Hylaeus dilatatus – Chalk Pits- Cambridge

Status (in Britain only)
The bee is not regarded as scarce or being threatened.
The species is often locally common on calcareous grassland, but has been reported from coastal sites, fens and open woodland.
Flight period
Univoltine; early June to late August or early September. As with all British Hylaeus, the females are often long lived (the males having a considerably shorter adult life).
Nesting biology
The species has been reared on several occasions from burrows in dead bramble and rose stems in which the pith has been exposed (pers. obs.). There are additional records from other dead stems such as dock and mugwort (Smith 1876; Peeters, Raemakers, & Smit 1999, respectively). O W Richards (1930) observed the bee nesting in burrows in rotten fence posts.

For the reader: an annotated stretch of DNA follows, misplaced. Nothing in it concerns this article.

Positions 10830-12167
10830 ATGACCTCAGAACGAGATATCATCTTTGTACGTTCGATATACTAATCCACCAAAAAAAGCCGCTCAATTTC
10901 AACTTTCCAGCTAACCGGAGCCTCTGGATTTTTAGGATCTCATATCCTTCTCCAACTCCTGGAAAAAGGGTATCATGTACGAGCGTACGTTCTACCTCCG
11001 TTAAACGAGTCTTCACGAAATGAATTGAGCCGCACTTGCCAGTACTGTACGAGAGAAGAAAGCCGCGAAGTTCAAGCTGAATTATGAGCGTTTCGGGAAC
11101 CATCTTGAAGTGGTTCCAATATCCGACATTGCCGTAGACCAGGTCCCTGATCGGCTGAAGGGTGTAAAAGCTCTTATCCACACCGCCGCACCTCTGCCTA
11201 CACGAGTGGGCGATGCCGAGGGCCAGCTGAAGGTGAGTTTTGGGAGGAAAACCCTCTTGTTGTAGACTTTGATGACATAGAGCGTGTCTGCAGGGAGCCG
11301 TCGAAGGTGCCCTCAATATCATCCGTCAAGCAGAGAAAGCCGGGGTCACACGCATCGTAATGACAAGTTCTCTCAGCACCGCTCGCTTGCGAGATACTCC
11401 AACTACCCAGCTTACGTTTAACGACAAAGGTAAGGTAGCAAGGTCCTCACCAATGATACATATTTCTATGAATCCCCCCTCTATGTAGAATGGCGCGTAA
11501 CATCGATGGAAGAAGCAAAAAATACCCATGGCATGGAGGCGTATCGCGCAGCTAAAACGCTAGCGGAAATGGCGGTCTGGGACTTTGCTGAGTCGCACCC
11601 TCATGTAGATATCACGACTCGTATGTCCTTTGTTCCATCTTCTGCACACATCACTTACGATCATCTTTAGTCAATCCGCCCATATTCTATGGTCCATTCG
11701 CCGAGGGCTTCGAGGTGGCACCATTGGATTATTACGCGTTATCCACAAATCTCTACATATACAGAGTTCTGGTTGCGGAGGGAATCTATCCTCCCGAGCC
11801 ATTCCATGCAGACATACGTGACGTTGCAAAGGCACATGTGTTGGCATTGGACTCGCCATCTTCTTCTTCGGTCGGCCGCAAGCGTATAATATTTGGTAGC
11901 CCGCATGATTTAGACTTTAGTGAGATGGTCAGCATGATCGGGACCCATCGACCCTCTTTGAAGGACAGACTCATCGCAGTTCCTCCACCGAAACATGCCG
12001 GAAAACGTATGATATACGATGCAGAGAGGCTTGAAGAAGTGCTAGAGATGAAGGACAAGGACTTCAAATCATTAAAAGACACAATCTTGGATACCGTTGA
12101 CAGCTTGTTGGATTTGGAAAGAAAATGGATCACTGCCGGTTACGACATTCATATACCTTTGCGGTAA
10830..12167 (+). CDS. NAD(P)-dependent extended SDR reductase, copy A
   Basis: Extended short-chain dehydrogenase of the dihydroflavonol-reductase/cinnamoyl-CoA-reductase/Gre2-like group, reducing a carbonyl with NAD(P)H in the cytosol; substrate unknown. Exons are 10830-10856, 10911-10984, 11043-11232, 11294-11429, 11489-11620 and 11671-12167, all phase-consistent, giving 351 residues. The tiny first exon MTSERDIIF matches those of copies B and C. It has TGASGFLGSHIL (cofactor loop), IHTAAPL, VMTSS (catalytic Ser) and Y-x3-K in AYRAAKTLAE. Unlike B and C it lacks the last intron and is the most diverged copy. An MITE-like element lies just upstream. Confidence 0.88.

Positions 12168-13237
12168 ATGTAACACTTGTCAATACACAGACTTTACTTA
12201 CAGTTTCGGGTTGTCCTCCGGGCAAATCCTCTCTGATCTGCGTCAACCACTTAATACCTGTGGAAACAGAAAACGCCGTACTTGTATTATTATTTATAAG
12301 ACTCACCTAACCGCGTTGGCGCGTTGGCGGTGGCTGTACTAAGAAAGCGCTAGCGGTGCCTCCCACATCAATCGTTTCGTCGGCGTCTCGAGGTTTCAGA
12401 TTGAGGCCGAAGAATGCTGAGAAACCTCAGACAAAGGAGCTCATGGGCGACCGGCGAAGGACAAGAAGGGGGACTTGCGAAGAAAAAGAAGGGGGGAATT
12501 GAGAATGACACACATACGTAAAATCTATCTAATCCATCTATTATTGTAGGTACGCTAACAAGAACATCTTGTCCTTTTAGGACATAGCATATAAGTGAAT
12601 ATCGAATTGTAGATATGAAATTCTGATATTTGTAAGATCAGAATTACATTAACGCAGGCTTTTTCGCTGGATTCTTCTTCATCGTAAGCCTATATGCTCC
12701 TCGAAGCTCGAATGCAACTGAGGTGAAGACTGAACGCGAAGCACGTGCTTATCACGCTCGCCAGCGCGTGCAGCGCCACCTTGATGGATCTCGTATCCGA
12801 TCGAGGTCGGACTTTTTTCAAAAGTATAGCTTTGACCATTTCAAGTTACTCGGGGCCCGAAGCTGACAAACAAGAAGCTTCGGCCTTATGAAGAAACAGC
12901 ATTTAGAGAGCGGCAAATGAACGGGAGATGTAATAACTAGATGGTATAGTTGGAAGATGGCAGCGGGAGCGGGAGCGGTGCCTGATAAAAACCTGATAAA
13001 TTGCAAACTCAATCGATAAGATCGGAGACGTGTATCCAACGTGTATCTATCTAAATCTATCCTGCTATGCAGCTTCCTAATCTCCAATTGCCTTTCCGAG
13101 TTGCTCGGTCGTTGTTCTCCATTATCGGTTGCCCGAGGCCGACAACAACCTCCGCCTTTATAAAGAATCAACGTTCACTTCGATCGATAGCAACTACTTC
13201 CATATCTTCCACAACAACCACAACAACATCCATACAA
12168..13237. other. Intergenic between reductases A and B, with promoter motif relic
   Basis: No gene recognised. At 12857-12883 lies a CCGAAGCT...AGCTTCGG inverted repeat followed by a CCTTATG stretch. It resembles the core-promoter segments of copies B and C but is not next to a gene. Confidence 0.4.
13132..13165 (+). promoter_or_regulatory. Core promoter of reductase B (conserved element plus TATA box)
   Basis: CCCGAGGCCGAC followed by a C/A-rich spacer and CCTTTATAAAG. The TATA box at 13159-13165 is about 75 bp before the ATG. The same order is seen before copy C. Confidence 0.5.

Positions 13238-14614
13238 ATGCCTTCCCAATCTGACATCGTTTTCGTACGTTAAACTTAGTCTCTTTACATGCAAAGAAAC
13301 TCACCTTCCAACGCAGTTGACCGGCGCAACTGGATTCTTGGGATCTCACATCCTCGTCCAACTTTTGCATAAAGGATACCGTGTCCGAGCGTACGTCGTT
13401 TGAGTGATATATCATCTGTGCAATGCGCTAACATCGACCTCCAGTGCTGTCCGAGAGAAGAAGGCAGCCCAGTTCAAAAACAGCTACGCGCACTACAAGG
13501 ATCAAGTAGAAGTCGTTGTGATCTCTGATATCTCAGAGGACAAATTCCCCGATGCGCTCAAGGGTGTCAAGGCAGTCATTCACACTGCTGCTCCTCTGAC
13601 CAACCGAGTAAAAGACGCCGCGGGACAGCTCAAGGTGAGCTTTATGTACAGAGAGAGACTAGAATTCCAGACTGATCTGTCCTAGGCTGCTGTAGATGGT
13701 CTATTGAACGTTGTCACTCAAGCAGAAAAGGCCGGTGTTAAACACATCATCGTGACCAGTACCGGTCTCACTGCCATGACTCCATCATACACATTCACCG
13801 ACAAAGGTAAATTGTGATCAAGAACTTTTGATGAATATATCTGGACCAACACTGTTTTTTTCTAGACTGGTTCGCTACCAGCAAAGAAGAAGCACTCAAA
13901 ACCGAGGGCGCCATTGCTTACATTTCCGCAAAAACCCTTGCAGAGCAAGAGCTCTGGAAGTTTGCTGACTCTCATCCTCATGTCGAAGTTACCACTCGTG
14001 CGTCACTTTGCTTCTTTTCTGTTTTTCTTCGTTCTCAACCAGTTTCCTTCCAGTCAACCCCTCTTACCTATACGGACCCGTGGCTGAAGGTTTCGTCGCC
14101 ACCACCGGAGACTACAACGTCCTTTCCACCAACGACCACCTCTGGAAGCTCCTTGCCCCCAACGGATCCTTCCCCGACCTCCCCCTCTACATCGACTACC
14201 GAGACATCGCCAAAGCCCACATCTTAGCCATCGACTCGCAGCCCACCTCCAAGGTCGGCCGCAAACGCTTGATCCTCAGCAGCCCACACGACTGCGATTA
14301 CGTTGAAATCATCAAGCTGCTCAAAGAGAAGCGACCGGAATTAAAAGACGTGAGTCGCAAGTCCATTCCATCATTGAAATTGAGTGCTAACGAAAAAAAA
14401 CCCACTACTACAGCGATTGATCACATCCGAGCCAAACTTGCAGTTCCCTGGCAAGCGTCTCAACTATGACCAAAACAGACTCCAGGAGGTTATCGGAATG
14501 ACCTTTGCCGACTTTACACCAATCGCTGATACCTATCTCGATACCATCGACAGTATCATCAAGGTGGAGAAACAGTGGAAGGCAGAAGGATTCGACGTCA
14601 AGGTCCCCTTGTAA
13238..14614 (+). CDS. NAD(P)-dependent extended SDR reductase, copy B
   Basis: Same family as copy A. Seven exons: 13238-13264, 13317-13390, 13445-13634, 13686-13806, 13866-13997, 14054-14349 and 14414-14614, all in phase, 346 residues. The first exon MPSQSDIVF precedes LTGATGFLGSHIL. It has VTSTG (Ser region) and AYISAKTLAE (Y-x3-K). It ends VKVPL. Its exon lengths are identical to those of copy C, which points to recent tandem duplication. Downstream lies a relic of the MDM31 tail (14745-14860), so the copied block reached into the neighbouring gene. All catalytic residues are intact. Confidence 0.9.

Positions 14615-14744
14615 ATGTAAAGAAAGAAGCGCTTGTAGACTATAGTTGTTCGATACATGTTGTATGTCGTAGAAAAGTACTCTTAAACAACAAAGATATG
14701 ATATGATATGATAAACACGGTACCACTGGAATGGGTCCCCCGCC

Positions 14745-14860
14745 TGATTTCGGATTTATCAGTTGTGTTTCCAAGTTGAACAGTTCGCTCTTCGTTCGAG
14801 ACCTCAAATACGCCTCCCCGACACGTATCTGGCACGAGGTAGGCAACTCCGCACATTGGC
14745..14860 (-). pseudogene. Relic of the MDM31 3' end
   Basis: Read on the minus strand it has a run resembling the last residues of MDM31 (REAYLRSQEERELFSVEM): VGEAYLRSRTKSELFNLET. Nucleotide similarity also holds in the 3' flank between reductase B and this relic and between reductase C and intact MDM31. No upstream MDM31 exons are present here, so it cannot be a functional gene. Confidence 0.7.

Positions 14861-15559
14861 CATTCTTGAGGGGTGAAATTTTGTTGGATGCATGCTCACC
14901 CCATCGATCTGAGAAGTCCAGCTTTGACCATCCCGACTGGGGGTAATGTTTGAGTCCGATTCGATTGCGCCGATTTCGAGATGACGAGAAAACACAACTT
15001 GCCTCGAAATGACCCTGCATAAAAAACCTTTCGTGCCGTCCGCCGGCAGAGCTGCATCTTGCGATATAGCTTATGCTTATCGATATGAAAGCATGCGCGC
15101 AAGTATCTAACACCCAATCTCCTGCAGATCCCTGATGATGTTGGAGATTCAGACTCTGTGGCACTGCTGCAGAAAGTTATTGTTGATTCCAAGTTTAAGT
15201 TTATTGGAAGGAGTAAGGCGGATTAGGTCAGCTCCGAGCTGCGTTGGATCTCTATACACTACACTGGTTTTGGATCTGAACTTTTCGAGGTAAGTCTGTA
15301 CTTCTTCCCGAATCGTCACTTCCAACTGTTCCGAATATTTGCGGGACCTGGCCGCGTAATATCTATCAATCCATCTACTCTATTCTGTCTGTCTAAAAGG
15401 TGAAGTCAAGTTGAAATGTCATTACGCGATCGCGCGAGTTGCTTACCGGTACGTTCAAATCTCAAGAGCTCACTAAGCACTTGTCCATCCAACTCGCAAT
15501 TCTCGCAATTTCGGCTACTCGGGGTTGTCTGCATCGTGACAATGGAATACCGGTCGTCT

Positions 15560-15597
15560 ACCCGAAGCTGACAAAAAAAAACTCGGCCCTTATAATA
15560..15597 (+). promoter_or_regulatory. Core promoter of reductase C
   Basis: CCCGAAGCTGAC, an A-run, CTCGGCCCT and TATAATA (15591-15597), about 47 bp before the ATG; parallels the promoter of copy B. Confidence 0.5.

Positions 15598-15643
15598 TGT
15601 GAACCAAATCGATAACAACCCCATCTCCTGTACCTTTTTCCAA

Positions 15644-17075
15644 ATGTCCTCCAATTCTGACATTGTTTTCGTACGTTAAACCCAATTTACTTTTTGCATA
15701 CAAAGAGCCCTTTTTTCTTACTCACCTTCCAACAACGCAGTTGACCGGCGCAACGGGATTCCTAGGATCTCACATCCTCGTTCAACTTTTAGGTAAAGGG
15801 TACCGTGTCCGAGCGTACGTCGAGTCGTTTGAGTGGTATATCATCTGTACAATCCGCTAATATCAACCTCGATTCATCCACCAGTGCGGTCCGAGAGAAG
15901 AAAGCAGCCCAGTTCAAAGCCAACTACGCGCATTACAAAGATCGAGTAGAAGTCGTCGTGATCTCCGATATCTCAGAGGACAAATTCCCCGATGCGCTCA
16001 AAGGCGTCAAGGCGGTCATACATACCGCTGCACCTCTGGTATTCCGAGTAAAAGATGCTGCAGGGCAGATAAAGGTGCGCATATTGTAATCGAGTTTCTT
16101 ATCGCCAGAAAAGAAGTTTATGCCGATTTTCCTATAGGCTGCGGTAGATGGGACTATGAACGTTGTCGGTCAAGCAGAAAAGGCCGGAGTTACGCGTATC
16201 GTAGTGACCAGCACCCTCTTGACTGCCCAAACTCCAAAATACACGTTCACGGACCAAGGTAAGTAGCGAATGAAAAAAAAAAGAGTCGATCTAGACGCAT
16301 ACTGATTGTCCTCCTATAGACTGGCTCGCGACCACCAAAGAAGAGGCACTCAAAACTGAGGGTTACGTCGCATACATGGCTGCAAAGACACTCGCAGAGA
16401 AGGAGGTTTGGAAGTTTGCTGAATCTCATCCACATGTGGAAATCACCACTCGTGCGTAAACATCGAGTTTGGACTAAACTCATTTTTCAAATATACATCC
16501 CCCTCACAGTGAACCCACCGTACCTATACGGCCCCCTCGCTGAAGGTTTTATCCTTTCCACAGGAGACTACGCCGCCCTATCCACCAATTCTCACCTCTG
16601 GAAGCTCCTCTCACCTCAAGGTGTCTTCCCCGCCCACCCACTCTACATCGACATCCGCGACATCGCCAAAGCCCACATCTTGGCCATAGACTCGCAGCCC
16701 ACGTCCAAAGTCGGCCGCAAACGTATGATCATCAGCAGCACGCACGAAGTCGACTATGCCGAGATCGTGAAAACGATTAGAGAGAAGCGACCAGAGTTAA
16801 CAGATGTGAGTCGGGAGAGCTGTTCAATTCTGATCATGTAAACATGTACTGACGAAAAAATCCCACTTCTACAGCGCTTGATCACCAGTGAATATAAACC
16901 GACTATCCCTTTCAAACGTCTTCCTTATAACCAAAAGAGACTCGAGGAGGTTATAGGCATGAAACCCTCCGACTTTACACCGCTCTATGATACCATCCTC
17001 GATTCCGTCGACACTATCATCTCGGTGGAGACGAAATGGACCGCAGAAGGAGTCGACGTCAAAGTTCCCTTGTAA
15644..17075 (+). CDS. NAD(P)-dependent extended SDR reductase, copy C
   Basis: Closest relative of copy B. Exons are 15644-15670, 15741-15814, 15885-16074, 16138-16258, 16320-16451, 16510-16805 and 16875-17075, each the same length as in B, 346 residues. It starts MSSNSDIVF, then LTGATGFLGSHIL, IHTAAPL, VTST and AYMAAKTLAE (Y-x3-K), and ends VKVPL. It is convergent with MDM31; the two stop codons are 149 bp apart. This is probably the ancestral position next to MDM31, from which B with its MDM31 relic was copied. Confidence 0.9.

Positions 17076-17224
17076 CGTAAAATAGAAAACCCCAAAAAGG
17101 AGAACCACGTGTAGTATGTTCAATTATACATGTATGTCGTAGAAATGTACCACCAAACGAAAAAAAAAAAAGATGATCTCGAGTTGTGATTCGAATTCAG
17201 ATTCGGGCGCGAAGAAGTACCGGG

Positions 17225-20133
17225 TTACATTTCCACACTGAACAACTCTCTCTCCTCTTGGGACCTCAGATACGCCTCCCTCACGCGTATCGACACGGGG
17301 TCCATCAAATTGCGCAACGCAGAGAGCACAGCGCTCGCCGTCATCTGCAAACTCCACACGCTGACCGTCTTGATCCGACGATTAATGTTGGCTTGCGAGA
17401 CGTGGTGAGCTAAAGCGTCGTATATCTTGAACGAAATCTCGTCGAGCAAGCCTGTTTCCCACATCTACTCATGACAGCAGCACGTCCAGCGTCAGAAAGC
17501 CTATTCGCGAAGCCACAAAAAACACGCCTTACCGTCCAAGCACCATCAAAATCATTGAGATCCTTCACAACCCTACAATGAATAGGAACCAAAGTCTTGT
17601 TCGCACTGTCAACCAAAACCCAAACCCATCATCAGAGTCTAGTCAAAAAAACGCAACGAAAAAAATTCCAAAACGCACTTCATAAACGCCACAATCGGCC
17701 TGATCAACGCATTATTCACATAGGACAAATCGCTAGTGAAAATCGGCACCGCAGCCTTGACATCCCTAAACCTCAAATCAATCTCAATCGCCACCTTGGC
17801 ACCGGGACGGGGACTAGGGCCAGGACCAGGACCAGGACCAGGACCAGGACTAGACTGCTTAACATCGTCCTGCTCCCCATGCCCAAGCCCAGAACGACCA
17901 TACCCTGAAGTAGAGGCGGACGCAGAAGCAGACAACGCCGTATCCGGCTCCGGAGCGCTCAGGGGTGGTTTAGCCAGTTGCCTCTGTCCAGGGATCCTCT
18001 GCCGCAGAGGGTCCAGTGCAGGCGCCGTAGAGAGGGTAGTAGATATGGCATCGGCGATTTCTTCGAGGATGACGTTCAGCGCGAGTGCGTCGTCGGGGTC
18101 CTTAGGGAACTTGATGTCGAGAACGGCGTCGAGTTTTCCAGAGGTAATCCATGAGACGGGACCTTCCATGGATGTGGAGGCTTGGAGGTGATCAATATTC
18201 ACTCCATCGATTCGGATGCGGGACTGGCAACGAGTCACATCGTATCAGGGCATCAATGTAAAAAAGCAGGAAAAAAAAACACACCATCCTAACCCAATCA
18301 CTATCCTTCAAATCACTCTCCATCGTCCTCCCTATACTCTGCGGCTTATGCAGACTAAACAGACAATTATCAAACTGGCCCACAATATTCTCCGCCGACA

Flowers visited
Bramble (Rubus fruticosus agg.), cinquefoil (Potentilla sp.), common fleabane (Pulicaria dysenterica), creeping thistle (Cirsium arvense), field bindweed (Convolvulus arvensis), hogweed (Heracleum sphondylium), pale toadflax (Linaria repens), sea spurge (Euphorbia paralias), wild carrot (Daucus carota) and yarrow (Achillea millefolium).
The gasteruptiid wasp Gasteruption assectator has been reared from nests of H. dilatatus in mainland Europe (Höpper 1904) and may parasitise this species in Britain…BWARS